My spouse and I have fought for years over many things. Lately instead of fighting and clearing the air it seems that we just “go silent” to keep the peace. I am not sure that this “peace” is really any better as we seem to be drifting apart. What do you think?
Not all couples deal with issues in the same way. But your comment on not fighting possibly being worse that fighting can be indicative of a problem. I think the key here is to fight fairly. I have taken some excerpts from the USCCB website “For Your Marriage” (http://foryourmarriage.org/25-ways-to-fight-fair/). Also one thought is to hold hands while fighting. While that sounds funny the key is to remember we need to fight for our marriage, not for being right or wrong.
Please note that the words “fight” and “fighting fair” are used below to mean expressing one’s disagreement or anger to another constructively. At no time should physical harm be considered “fighting fair.”
Prayer as strength: Major religions view marriage as sacred and prayer as a vital strength. While human behavior principles must not be neglected in learning how to handle conflict constructively, neither should couples neglect the religious resources of their faith in working out their problems.
Know your own feelings: Seek to grow in self-awareness. Being in touch with your own true feelings is essential before you can constructively handle anger or conflict.
Negotiation and compromise are essential in any marriage: During a calm, clear moment agree that neither partner should “win” a fight. If one wins, the other loses and builds resentment. In effect, both have then lost because the relationship is damaged. Even when one spouse is wrong, permit him or her salvage self-respect.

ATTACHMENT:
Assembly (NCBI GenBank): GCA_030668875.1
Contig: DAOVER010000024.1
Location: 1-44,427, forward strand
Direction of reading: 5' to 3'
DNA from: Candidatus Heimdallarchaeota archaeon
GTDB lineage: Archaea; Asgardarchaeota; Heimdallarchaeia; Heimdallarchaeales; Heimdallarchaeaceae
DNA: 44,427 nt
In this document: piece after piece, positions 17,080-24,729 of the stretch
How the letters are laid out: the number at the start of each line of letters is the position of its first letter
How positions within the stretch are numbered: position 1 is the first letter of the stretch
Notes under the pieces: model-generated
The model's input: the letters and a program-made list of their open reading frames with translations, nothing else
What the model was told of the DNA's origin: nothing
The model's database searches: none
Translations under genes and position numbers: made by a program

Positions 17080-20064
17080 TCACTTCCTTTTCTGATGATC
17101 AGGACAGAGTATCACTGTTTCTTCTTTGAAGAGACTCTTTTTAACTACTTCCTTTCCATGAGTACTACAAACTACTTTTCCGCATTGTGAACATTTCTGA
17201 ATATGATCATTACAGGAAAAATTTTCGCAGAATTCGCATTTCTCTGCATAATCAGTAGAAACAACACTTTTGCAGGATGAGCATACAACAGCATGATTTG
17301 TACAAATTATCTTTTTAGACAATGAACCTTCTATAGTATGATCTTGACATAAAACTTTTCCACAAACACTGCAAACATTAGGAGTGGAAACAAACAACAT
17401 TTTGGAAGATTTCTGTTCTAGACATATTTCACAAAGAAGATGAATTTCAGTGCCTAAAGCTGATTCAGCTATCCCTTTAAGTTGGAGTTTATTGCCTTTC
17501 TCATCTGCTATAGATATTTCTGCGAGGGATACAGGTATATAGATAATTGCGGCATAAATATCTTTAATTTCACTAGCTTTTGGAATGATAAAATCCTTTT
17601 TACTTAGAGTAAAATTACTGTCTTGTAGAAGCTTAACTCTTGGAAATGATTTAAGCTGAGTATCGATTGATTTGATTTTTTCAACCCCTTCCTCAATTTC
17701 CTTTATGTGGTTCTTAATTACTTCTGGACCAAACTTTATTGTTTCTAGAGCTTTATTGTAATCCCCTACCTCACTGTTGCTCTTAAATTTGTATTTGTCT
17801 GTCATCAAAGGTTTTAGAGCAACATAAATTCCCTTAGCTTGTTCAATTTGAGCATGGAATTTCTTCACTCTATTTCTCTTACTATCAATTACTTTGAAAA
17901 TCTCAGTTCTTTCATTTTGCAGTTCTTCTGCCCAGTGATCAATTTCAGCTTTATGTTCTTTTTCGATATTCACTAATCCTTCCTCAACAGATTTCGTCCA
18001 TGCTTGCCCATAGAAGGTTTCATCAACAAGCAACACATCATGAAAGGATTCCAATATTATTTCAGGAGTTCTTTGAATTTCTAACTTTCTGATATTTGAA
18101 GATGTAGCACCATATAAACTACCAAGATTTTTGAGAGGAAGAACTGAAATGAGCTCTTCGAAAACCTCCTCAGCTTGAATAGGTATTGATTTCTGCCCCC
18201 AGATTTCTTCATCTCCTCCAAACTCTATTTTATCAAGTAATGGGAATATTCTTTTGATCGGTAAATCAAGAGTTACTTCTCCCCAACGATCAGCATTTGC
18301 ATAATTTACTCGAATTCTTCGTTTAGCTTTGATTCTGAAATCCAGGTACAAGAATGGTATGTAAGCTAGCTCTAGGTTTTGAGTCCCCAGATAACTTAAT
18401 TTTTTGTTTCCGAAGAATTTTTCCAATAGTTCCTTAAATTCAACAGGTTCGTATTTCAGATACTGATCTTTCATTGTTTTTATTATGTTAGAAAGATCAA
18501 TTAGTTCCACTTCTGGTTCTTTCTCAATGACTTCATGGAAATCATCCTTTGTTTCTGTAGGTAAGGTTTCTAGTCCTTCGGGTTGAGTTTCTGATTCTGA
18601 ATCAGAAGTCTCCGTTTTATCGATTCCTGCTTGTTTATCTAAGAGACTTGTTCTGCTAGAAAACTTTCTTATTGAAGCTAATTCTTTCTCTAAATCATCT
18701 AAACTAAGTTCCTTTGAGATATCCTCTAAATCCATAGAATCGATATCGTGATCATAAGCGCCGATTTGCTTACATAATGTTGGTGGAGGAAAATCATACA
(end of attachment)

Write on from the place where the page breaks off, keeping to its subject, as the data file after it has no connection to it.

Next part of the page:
Pin down a time and place: Be sure, however, that resolving an issue is not postponed indefinitely. After cooling off, pin down a time and place to continue. For example, after the news goes off and in the living room – not in the bathroom doorway while brushing teeth.
Stick to the subject: When a number of issues seem to be accumulating, present them one at a time. If you have not resolved past issues, put them on a current or future agenda
State the issue honestly and clearly: Don’t simply say, “I’m hurt by the way you don’t show me respect.” Rather, be clear and specific as in, “I felt hurt when you said…or when your tone of voice sounds condescending toward me.”
Don’t hit below the belt: Everyone has vulnerable areas. Don’t use your confidential knowledge of your partner’s weaknesses and sensitivities to hurt him/her.
Don’t label: Avoid telling your spouse that he/she is neurotic, depressing, or a bore. Rather, try, “I’m tense inside, honey, because you seem moody and depressed. I’d like us to talk about it.”
Develop humor: Humor goes a long way towards promoting healing.
Don’t attempt to resolve a conflict when drinking heavily.
“Touch” can begin dialogue: Use touch to help your spouse make the “entry” or “re-entry” into a communicative mood. A foot reaching over in bed, a hand on the shoulder can say eloquently, “Honey, one of us needs to begin the dialogue. I’m willing to start.”
Exclude violence: Agree in advance that real violence is always ruled out.
Respect crying: Crying is a valid response to how we feel. Do not, however, let crying sidetrack from getting to the real issue causing the conflict.